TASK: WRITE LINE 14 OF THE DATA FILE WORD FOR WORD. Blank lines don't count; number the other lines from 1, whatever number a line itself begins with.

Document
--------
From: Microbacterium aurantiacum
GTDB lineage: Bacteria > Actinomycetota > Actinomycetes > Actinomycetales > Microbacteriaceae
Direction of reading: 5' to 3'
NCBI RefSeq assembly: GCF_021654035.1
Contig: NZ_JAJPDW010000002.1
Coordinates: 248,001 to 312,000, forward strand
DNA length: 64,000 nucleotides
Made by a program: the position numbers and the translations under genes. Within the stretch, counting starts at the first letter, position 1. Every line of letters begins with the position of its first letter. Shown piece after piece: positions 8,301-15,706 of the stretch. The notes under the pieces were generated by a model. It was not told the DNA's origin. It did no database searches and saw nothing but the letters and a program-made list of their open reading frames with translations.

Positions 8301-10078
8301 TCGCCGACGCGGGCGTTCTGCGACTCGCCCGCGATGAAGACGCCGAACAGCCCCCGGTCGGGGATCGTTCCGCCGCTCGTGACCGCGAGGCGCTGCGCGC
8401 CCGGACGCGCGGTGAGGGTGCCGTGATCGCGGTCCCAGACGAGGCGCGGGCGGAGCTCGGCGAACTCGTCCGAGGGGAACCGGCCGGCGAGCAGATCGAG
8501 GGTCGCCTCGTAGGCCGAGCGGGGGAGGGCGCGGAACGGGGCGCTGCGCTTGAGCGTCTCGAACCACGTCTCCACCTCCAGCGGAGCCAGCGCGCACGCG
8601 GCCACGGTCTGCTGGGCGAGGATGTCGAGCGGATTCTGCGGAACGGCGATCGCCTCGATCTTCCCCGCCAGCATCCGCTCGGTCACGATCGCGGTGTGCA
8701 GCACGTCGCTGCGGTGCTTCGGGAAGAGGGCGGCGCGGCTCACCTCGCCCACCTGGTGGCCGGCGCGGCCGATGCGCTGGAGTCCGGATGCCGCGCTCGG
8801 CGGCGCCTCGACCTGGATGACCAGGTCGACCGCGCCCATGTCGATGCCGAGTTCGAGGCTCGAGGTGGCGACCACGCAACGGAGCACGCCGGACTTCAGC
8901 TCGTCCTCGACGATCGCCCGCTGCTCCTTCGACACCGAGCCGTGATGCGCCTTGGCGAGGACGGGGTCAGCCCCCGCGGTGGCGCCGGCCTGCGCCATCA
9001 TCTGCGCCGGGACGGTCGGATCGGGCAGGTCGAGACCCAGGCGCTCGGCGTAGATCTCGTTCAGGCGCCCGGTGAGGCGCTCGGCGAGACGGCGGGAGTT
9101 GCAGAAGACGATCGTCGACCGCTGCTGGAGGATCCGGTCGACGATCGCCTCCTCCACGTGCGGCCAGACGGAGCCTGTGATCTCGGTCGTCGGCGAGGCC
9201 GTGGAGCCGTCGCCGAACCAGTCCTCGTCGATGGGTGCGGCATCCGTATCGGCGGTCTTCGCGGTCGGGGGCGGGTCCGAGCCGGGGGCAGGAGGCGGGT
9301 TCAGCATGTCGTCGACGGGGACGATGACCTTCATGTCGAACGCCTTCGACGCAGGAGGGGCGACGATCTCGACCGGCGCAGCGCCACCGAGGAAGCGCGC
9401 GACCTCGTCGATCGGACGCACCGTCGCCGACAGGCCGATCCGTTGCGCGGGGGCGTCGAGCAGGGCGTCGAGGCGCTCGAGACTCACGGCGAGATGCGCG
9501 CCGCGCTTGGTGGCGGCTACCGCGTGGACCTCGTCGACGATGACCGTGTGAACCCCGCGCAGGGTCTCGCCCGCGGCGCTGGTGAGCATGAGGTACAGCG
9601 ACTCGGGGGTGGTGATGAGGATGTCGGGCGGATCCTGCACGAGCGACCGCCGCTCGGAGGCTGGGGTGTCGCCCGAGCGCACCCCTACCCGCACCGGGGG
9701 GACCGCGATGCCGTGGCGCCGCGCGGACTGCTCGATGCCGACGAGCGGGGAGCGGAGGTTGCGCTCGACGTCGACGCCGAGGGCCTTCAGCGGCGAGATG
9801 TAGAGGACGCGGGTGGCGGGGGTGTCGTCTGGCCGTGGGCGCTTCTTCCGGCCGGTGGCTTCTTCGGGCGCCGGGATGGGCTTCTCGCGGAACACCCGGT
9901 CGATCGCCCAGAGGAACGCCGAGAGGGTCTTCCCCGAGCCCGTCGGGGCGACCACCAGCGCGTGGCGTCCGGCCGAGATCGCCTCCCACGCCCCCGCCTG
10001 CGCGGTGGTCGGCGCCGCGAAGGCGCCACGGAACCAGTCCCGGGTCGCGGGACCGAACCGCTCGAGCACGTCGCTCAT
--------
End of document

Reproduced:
8701 GCACGTCGCTGCGGTGCTTCGGGAAGAGGGCGGCGCGGCTCACCTCGCCCACCTGGTGGCCGGCGCGGCCGATGCGCTGGAGTCCGGATGCCGCGCTCGG